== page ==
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Manhattan was in a tailspin. Literally. The Westminster Kennel Club Dog Show was in town, and if that didn't clog up midtown's grid of streets enough, it was also Fashion Week. There were bitches everywhere.
The sales floor at Pelham's, the venerable hundred-year-old jewelry store, was packed, and the grand revolving doors were glutted with browsing tourists. Lovers were making last-minute Valentine's Day purchases, and stylists were running in to borrow or return glittering gems for models on the various flashbulb-lined runways of Bryant Park.
A Pelham's trademark little sage-colored box was being nimbly tied with a chocolate brown signature satin ribbon, when the expert fingers were interrupted.
"Juliawe need you." Gisele Beauvoir, Pelham's director of public relations, had unexpectedly materialized, her tone laced with the pulse-pounding gravity of a Defcon One code red alert. "It's an emergency."
Julia's sassy associate (and roommate) Douglas took over the wrapping of an engagement ring for a nervous fiance-to-be. "I got this, honeydon't worry."
Julia shot him a look that was part thank you and part what do you think this could be about? In response, he smiled and shrugged.
"Girl, you look fierce in that skirt," he whispered as she smoothed her pleats to head up to Corporate. "Baby got back in that. And it works."
"Baby got backyard," she sighed, nervously.
"Please. You're the most stylish, knockout girl in this whole damn town."
"Thanks, dude. See you later." She straightened her blouse and went to the staff staircase. What the hell was this all about? Was she about to be fired? Was it because of that man who returned the necklace after she'd convinced him it was perfect for his wife? It wasn't her fault, the guy really liked it, or so he said. It was his wife who said it emphasized the elephant-sized lines on her neck. Or was it because she was unable to understand the Russian tourists? What had she done? She needed this job, dammit. Just as things were starting to come together. . . . Well, what could she do? Julia took a deep breath and continued up the stairs.
On the sixth floor, Julia pushed through the carved mahogany double doors leading into the PR conference room, where seven people were pacing in a state of sheer panic. Fourteen sharp Manolo Blahnik stiletto heels were grinding into the beige Stark carpet. The tension was palpable. Suddenly the room went quiet and the crowd parted to make way for Gisele, who was cradling a small velvet box in her perfectly manicured hands and walking toward Julia.
"Juliahere it is. Move over Queen Lizzie's crown jewelsthis is one of the largest gems in the Pelham's archives: an antique seventy-carat diamond and emerald necklace from our Van Braques salon," pronounced Gisele. "You must leave immediately. You'll be accompanied by four armed guards."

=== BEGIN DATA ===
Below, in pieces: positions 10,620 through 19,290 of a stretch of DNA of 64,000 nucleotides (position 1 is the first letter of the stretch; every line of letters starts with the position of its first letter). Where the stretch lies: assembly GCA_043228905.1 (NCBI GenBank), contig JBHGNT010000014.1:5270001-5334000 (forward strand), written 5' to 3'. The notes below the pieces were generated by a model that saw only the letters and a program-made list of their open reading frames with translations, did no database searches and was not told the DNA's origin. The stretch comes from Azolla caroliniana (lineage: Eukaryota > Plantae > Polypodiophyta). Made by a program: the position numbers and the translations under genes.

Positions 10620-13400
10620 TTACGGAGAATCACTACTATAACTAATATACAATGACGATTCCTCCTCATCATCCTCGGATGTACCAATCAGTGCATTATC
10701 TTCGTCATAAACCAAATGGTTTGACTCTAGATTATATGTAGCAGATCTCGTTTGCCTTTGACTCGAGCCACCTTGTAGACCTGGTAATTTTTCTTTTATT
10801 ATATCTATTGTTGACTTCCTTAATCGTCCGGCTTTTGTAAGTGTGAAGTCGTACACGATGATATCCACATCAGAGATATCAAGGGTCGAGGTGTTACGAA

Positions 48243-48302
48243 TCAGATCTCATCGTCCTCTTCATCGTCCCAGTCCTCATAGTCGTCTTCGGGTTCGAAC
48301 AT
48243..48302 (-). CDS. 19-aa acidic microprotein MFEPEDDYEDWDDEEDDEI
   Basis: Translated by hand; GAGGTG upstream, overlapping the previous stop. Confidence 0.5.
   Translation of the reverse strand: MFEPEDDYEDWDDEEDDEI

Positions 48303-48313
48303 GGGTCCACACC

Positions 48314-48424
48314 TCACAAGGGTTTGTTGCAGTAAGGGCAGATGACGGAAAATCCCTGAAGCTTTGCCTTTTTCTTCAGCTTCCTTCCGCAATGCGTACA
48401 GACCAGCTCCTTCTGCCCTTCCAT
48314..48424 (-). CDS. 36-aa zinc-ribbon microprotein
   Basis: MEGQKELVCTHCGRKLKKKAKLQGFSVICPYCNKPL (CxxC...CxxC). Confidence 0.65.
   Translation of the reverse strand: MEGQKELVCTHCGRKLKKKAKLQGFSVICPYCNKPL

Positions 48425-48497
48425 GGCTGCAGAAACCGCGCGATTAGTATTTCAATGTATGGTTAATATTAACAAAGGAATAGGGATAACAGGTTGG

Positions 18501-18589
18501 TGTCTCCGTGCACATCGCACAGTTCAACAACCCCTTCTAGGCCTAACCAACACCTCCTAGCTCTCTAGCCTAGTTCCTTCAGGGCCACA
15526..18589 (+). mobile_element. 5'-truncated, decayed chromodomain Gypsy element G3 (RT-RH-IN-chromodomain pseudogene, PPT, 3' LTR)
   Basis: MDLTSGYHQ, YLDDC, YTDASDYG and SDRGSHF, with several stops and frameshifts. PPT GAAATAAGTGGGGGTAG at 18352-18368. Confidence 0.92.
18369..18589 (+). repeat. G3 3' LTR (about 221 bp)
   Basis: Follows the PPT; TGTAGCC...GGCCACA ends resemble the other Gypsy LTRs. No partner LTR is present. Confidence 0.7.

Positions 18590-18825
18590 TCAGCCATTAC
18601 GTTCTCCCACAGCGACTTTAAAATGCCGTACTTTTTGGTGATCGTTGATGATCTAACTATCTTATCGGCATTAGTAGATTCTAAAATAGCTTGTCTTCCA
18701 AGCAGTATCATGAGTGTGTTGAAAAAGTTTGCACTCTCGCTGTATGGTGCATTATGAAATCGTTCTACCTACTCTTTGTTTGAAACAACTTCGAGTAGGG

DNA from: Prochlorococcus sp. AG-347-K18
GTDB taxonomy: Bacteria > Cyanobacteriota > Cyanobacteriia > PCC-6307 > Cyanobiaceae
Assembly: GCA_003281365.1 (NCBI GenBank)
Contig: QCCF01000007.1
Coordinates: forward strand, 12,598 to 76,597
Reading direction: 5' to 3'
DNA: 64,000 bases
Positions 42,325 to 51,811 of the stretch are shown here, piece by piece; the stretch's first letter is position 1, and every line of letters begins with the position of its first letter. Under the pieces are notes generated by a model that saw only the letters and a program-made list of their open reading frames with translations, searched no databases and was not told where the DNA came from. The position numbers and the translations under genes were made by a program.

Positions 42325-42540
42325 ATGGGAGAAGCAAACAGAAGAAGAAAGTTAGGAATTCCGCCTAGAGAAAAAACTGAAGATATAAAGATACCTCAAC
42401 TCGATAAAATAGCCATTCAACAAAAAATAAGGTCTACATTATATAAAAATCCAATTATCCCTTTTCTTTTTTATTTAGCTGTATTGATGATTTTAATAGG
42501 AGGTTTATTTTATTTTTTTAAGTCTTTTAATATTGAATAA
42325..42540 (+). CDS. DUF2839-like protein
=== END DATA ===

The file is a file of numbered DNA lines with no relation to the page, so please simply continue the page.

"To . . . where?"
"Hello? Lell Pelham's bridal suite! At the Waldorf."
"It's only the wedding of the millennium," chirped another PR lackey.
"Oh. Okay. Should I go now?"
"Yes! We have to rush it over this second!" snapped Gisele. "Vogue's photographer is already there setting up lighting, and Ms. Pelham's assistant just called to say she changed her mind and wants to wear this piece instead of the Schlumstein deco necklace. Naturally we had to have it cleaned to perfection, so we've been in an absolute tizzy. This is very late." Gisele looked Julia straight in the eye. It was clear to Julia that her future with Pelham'sif not morewas riding on her skills as a courier.
The next thing she knew, Julia was being handcuffed to a chrome briefcaseapparently the velvet box had been placed inside. A man who could have been a Mr. Smith clone from The Matrix, complete with black suit and dark sunglasses, escorted her out of the conference room. On their way out, Julia noticed that he had one of those curly ear wires straight out of a Secret Service detail. They exited through a back door on Fifty-eighth Street. A few passing pedestrians gawked and pointed as they entered a limousine, which quickly pulled away.
Julia could only marvel as the limo cruised through the most fashionable part of town. What a mission! She was certainly a long way from the vineyard in Napa Valley where she had grown up and worked since college. Had it really been almost a year since she'd traded the secure familiarity of home for the excitement and opportunities of the Big Apple? But where else could she advance a career in her dream occupation: jewelry design.